House price growth in posh London suburbs has outperformed growth in super-prime central London for the first time since the financial crisis. We're used to the fact that Belgravia, Knightsbridge and Chelsea detached entirely from property woes around the country to deliver double-digit growth year after year. However, recent months have seen the price of properties in the most expensive areas areas stutter. Meanwhile house price growth in the fanciest suburbs has taken off.
So what's going on?
The trend was highlighted in a new report by Savills. It found that growth in the most expensive parts of the city have slowed to just 2.5% in the first six months of this year - constituting a serious slowdown from the 12% growth in 2013.
Why?It concluded that the slowdown had been prompted by changes to stamp duty on properties worth more than £2 million and tweaks to the wider tax regime - making it harder for buyers to cut their tax expenses on a property. These tax changes, Lucian Cook, Savills UK head of residential research, says: "have left some prime London markets looking fully valued and sensitive to shifts in both overseas and domestic buyer sentiment."
A report from Knight Frank in May also concluded that one of the reasons for the slowdown was the fact that property had reached such incredible prices. It highlighted that the number of viewings before an offer is made on a property have risen 70% in a year - as buyers take their time before parting with ever-increasing sums of cash.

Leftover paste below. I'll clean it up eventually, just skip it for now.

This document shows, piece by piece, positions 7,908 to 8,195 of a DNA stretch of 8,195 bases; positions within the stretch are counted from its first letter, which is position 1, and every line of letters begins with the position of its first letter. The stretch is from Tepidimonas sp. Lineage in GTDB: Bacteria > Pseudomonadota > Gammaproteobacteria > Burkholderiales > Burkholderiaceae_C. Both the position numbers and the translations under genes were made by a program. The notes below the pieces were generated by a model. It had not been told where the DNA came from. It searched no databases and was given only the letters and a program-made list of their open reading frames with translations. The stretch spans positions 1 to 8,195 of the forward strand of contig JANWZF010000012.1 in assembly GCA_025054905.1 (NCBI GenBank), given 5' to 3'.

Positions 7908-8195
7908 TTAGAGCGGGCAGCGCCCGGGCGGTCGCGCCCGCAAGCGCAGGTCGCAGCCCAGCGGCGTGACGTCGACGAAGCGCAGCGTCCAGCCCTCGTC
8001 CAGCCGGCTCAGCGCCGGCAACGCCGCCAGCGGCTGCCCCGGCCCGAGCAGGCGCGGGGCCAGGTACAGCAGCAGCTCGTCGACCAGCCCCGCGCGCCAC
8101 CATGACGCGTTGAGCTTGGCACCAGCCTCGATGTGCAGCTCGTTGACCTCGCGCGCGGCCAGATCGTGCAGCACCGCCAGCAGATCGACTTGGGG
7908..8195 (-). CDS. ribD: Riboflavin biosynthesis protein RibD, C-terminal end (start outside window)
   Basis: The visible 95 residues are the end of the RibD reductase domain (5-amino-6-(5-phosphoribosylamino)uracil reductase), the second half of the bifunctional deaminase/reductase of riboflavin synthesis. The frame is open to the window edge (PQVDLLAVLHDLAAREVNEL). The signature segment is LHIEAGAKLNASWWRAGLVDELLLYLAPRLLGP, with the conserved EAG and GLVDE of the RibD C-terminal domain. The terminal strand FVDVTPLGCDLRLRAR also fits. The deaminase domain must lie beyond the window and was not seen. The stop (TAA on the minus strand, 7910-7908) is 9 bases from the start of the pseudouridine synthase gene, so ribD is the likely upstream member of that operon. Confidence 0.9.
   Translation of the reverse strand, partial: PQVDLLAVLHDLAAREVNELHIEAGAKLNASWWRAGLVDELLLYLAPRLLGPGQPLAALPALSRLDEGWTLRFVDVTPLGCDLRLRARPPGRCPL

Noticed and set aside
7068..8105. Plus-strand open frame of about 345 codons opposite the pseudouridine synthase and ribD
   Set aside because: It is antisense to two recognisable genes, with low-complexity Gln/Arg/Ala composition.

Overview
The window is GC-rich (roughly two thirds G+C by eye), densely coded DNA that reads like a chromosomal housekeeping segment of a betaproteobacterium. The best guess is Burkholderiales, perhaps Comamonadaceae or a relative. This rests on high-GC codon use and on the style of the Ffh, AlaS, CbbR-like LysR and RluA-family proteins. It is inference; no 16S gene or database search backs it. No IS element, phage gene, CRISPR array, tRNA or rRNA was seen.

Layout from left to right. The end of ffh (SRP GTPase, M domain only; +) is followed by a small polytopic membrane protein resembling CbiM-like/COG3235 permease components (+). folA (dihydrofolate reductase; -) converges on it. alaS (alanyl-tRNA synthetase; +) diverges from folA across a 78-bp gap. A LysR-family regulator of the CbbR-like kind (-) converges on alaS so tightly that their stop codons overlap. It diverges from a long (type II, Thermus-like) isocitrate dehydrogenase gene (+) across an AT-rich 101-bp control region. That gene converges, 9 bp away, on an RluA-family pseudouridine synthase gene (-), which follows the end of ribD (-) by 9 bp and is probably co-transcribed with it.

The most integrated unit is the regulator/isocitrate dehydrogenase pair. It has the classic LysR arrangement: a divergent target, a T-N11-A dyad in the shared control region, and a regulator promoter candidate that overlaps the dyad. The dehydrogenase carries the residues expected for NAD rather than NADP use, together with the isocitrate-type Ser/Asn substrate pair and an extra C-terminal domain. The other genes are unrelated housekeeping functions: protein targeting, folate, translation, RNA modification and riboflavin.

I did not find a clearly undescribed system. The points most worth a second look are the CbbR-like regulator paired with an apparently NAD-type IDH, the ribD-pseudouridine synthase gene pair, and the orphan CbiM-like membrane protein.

Meanwhile, however, Savills prime regional index reveals that prices in the most exclusive suburbs continue to rise. Overall, they rose by an average of almost 6% in the previous year. However, in the prime London suburbs such as Esher, Cobham and Weybridge in Surrey, Rickmansworth in Hertfordshire and Lockswood in Bromley, growth is much faster - in the first six months of this year prices here have risen almost 6%.
The company says this is a result of the fact that wealthy buyers are moving out of London. This could be a sign that buyers are looking to cash in on the growth in more central areas at what they feel is a peak.
It may also be that the sheer scale of price rises have left even the very wealthy struggling to afford central London prices, so those who want more space and a better lifestyle are finding themselves moving further out to achieve it. When you consider that the average house price in prime central London is now £3.6 million and the average price in prime commuter suburbs is £1.9 million, it's easy to see why even multi-millionaires are thinking twice about city living.
But what do you think? Would you rather live in a £6 million 6-bedroom house in Esher (with an annex and a swimming pool) or a £6.5 million three-bedroom flat in Mayfair? Or does the idea of spending £6 million on any house leave you cold?